Melissa J. Alfaro is the first in her family to graduate from high school. And to earn a bachelor’s degree. And master’s degree. And doctorate.
Alfaro, 35, also is the first in her family to become a member of the Assemblies of God Executive Presbytery. In August, voters at the biennial General Council in Anaheim, California, elected Alfaro from a field of four candidates as the designated under 40 minister to the Fellowship’s 21-member top policy-making body.
Such a trajectory appeared unlikely early in Alfaro’s life. Her Mexican-born father, Victor Arellano Sr., immigrated to the U.S. at 18 and worked two jobs to make ends meet. Her Texas-born Hispanic mother, Janie, quit school at 16 in order to work as a waitress and later in a factory to support her family.
While Alfaro’s parents didn’t have much money, they did provide for spiritual blessings. Victor came under the tutelage of Daniel Rios at Getsemani Asamblea de Dios (now Primera Iglesia Hispana) in Graham, Texas, and joined the pastoral team (he now is pastor of Bethel Church, an English-speaking congregation in Jacksboro, Texas). Melissa went to Missionettes, the forerunner to National Girls Ministries.
Growing up in Graham, an overwhelmingly Anglo community, Melissa felt insecure because of her ethnicity and socio-economic status. She rarely spoke in class and made middling marks. But a seventh-grade history teacher noticed Melissa’s potential, and wrote a lengthy letter to her parents explaining they had a bright daughter who could change the world.
Initially, Melissa sensed frustration. Why would a teacher put fanciful ideas in the heads of her parents, who struggled to even pay the bills? But the teacher’s encouragement proved pivotal, and Melissa’s parents insisted she get a college education.
In high school, Melissa excelled at all her athletic, band, and academic ventures. She went to the Assemblies of God Youth Ministries Fine Arts Festival finals her junior and senior year, presenting short sermons.
Thanks to her brains, and multiple scholarships, Alfaro made it to college. At Southwestern Assemblies of God University (SAGU), she met Jay Alfaro. They have been married 15 years.
Alfaro earned a Bachelor of Biblical Studies at SAGU. Her Master of English as well as her Doctor of Rhetoric and Composition both are from Texas Woman’s University (TWU). The Holy Spirit notwithstanding, she says rhetoric courses helped her become a bold and practiced preacher and teacher.
“The message is powerful in itself,” Alfaro says of instructing from Scripture. “But many times it’s important to convey it in a powerful way so that hearts are receptive to it.”
Alfaro counts SAGU professors Danny and Amy Alexander among her mentors. The Alexanders cultivated a relationship with Alfaro, and attended her wedding, graduation, and even her doctoral defense five years ago.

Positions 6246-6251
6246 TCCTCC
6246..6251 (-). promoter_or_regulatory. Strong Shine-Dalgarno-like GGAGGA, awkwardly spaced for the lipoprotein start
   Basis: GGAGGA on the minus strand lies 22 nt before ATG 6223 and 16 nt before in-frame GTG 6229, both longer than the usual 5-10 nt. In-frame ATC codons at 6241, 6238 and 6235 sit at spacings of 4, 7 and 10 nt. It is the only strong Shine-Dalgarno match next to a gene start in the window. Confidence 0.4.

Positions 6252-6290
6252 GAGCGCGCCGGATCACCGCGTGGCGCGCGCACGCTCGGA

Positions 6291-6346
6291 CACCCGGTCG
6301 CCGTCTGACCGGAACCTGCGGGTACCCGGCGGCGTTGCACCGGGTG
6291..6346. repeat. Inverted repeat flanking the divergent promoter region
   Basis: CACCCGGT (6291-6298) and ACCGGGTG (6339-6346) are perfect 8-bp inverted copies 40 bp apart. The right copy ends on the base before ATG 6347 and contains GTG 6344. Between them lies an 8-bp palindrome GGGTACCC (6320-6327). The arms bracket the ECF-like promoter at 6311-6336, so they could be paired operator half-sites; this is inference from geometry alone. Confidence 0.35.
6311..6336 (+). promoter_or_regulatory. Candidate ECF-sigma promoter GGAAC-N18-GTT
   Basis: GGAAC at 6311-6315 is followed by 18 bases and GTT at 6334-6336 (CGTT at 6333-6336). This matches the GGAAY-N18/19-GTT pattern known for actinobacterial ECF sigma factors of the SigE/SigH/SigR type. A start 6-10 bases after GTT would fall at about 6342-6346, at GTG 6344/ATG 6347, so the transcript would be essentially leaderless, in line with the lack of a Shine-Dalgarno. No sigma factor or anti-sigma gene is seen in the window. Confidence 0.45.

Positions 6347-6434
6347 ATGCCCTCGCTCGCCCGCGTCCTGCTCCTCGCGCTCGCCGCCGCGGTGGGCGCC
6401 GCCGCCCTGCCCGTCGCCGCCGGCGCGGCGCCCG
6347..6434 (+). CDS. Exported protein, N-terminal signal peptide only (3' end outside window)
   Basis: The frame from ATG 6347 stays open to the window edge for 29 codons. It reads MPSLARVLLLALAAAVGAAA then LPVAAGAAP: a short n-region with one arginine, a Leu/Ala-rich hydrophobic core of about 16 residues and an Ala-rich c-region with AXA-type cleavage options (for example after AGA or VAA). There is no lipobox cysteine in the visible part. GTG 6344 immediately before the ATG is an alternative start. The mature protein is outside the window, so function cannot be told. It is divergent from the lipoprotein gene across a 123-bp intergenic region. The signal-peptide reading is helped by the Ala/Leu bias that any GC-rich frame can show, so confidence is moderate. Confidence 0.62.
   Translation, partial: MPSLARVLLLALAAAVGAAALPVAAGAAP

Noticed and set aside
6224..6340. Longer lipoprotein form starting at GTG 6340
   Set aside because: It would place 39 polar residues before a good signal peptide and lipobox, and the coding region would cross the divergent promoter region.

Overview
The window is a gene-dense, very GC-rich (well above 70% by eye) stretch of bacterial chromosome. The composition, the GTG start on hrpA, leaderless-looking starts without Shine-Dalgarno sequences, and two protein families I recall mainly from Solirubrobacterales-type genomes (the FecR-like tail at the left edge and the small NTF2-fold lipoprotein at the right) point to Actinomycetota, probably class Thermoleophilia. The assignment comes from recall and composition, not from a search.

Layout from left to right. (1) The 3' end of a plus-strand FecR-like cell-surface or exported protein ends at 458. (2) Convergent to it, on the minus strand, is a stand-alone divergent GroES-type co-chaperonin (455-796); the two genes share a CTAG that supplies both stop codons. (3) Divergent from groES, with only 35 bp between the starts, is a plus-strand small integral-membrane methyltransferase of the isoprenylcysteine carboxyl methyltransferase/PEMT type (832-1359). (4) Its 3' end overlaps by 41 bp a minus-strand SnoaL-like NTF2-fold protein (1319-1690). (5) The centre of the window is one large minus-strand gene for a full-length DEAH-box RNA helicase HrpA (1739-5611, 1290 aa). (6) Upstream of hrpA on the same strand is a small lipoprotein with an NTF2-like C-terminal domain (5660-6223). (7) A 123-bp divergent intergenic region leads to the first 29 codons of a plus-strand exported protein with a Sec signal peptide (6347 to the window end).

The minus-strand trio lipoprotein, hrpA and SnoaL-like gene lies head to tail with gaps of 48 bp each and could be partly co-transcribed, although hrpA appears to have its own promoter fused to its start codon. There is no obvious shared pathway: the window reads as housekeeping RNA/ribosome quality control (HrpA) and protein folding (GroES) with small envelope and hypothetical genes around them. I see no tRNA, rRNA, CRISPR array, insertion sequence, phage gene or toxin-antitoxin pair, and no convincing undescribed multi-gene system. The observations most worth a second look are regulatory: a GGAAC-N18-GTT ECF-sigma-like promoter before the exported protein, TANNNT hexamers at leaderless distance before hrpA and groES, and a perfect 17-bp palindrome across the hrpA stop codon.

“Melissa is an articulate, passionate, intelligent, highly motivated young woman,” says Danny Alexander, who likewise obtained his doctorate from TWU. “It does not surprise us at all the giftings God placed within her have come to the forefront.”
Amy Alexander says Alfaro is among the handful of most outstanding students she’s ever taught.
“Danny and I both thought she would become a minister,” Amy says. “She is exceptionally gifted and has prodigious energy.”
Alfaro has been administrative pastor of El Tabernaculo in Houston since 2010. Her husband is lead pastor of the urban Hispanic church. In 2015, El Tabernaculo started an English service, to go along with Spanish and bilingual services.
“We felt we were missing the second- and third-generation Hispanics by going all Spanish,” says Alfaro, who says she didn’t become “academically fluent” in Spanish until after college.
Alfaro also has been Texas Louisiana Hispanic District Girls Ministries director the past seven years.
“Our girls have such great potential to become great women of God — Esthers, Deborahs, Ruths,” Alfaro says. “But many need a spiritual voice to guide them on that journey, and maybe they can identify with my story. I want to give them a voice, and let them know they have a platform.”
In addition to her other duties, Alfaro joined the Christ Mission College board of directors in 2016. Alfaro, who also writes a blog, says she only adds new tasks if other areas of her life are healthy.
“Not every door is a God door, even if it’s a good door,” Alfaro says. “Even good things can end up being distractions if they are not aligned with God’s perfect purpose for that particular moment.”
Alfaro believes starting a four-year term in November as an EP is the right time.
“God doesn’t work on our time clock,” Alfaro says. “This is a birthing season in so many ways.”
The Alfaros have struggled with infertility issues during marriage, and Melissa had a miscarriage in 2013. She is pregnant, with her child due in April.
“I just want to enjoy the journey,” Alfaro says. “It doesn’t have to be what you asked for, but as long as you are where He wants you, you can find fulfillment, even in time of loss and grieving.”
As far as her EP role, Alfaro says she feels a bit like David being at the right place at the right time — when he brought meals to his brothers’ encampment as they listened to the taunts of Goliath.
“In no way do I think I’m called to revolutionize,” Alfaro says. “I will glean and learn some great leadership tools from these individuals I respect and admire.”
She is in no hurry, but at some point she would like to be a bridge to a younger generation.
Alfaro is the first female elected to the EP unrelated to gender, joining Beth Grant who has represented ordained female ministers since 2009.
Danny Alexander says greater accomplishments could be in store for Alfaro.
“I knew the Lord would have a wonderful destiny for her,” he says. “But the rest of the story has not been written yet.”